As it is surely the duty of every Commonwealth to provide that nothing be done detrimental to the well-being of her citizens, so it is a self-evident proposition that she has a right to interfere and prevent villages and towns from being founded by ignorance or purely selfish interest, on spots tending to cause consumption; and it is equally the duty of town authorities to attend to unwholesome localities within their respective limits. The same principle of law which gives to towns in England and to the Metropolitan Board of Health of New York the right to shut up cellars and other residences which lack the proper hygienic influences, ought to demand of the State some legislation on this matter of soil moisture. We know a village situated on a wide, level plain, through which a sluggish river barely creeps along its winding course towards the sea. The whole earth on which the houses are built is literally reeking with water. This village has sprung up, mushroom-like, on each side of a railroad that runs directly through it. Already its situation is affecting the health of the inhabitants, yet no active general measures, we believe, have ever been taken to drain the town. The State should have had the power to declare that the site was an improper one for human habitation, or it should have been thoroughly sub-drained before a single house was built upon it.
Not a few towns in the country are thus fosterers of consumption, owing to the fact that they have within their borders some of the causes of the disease which have been alluded to in the preceding papers, but which are removable if we only persistently and firmly carry out plans for such removal. There are also houses now standing and still occupied that are destined to become the early graves of families springing up in them. They are, and will continue to be, as they have been in the past, pestilential foci whence will radiate this dire disease throughout the Commonwealth. Yet some men still doubt whether the public has a right by legislative act to interfere with the private rights of their owners. Upon all these points the legislature, we contend, has not only a right to exercise, but a correspondingly high duty to perform. It should take some action, and prevent, as far as practicable, by wise and impartial laws, the continuance of such really public nuisances. A State Board of Health should be established, which should investigate and have some voice in determining the proper sites of new towns, and of their appropriate drainage, even when apparently the sites are well chosen. Into older and badly drained towns, and in particular localities in otherwise healthy towns, the legislature should, by its proper agents, enter and abate any nuisances, especially those tending to spread such a disease as consumption.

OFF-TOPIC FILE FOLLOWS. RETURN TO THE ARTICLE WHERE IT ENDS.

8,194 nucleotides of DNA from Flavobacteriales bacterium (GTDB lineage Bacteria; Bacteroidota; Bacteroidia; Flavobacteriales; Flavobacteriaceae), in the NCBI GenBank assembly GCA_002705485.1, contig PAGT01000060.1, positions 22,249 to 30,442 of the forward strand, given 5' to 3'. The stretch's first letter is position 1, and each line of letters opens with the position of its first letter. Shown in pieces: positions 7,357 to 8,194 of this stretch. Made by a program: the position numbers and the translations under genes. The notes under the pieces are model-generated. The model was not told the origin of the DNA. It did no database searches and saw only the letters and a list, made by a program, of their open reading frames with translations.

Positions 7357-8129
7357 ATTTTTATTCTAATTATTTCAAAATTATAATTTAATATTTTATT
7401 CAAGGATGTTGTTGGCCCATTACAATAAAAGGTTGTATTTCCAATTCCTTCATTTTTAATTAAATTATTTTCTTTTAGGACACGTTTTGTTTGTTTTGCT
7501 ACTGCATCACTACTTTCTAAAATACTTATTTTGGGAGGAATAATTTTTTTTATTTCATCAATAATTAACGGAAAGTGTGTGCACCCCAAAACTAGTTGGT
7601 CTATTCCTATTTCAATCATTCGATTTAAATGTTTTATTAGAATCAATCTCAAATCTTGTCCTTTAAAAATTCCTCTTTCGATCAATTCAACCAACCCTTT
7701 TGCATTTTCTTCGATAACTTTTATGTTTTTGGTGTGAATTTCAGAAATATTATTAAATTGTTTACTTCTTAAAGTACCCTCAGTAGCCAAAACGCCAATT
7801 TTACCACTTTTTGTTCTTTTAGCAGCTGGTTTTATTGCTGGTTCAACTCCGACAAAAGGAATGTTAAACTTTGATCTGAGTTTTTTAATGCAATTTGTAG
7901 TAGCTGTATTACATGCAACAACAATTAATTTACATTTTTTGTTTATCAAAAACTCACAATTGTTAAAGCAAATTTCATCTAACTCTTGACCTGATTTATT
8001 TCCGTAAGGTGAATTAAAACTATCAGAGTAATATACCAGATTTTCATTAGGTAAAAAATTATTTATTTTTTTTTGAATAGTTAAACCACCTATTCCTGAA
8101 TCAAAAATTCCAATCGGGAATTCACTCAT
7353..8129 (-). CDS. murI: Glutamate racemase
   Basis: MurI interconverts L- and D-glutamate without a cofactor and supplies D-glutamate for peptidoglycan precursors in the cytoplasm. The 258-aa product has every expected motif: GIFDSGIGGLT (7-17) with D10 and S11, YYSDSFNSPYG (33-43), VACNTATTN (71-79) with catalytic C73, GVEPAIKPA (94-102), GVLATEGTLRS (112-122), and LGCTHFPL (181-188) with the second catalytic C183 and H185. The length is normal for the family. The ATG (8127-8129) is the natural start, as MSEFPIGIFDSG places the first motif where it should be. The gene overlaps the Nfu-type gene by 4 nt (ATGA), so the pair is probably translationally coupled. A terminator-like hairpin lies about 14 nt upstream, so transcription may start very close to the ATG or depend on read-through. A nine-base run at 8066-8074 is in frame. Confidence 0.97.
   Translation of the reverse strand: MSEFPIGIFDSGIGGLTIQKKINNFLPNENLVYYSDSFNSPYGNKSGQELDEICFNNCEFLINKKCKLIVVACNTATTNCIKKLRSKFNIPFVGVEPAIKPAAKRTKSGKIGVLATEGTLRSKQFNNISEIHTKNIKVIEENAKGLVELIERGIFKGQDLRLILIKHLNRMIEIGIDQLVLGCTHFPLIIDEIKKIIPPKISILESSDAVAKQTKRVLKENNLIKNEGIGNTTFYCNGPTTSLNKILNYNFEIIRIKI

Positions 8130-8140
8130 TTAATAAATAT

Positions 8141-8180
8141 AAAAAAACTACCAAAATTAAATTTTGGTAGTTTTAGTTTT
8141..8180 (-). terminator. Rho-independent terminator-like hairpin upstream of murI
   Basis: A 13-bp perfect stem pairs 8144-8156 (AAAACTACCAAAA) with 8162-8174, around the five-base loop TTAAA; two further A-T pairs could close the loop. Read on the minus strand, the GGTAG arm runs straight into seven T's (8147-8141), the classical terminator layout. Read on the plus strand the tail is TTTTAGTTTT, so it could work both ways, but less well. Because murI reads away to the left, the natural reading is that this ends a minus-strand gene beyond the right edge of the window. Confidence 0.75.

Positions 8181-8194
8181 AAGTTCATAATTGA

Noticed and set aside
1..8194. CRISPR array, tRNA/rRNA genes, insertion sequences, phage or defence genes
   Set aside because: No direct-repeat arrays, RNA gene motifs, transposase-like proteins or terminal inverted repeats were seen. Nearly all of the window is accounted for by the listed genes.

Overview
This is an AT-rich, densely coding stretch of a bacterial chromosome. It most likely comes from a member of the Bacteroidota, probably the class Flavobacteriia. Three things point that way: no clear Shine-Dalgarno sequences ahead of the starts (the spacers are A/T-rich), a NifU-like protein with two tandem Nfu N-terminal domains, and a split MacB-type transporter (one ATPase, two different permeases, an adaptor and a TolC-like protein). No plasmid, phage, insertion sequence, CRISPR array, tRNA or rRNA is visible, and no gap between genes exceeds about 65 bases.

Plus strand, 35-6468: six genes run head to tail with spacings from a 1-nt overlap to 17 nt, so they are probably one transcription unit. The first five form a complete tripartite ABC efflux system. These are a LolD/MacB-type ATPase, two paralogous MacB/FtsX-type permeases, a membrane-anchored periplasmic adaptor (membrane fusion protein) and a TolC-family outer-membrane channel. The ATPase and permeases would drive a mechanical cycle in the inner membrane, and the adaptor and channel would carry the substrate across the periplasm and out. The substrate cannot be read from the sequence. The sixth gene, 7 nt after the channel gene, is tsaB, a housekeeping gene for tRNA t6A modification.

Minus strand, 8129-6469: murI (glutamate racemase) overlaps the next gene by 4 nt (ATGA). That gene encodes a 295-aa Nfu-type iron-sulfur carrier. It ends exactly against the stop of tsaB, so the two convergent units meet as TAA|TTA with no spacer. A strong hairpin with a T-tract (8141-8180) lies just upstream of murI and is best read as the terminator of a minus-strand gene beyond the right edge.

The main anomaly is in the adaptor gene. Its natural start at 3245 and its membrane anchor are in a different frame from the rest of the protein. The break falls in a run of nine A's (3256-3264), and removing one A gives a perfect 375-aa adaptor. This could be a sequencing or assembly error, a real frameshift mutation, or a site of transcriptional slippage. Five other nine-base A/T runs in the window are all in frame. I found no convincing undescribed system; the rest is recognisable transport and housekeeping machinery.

For the sake of the poor man, who is now often obliged to hire a miserably placed house or get no roof to cover him, such a board should have the right to say to the capitalist, “We will shut up your house, if you do not make it healthy. You have no more right to build upon a swamp or over a pond and offer it as a dwelling-place for citizens, than you have to put any other well-known nuisance at the doorstep of your tenant.”
Second. We would urge upon every lover of his race to examine with candor the various causes of consumption enumerated above, and perchance others not enumerated, and, having done so, endeavor by action and counsel to induce his neighbors and the community to act in accordance with the truth in this matter, so far, at least, as it is now or may be hereafter imperfectly enunciated. Surely there can be no nobler object to occupy the minds of the philanthropists than that of procuring healthy homes for the masses of our people. And if ulterior fame be sought for, one may be well satisfied with memories similar to those that cluster around the names of George Peabody, Lord Herbert, Southwood Smith, and Florence Nightingale of England, and Parent Duchatelet of France, for their unselfish devotion to the great cause of public health.
Third. The capitalist in the erection of tenant buildings is morally bound to recognize any well-established hygienic laws. If he do neglect them, he deserves the stern rebuke of the whole community in which he lives. If need be, the terrors of the law should be visited upon him, provided, after due warning from constituted authorities, those who are obliged to hire of him are compelled by his criminal neglect to live in unhealthy situations. We believe that eventually self-interest on the part of the capitalist will induce him to select proper sites for his future village or house-lots. For if hereafter a village or a house should gain an evil reputation, owing to its improper situation, the property will of course depreciate in value or become wholly worthless, as it surely should, provided it is placed so badly that there is no remedy possible.
Such will and ought to be the result in regard to not a few houses in New England at the present time.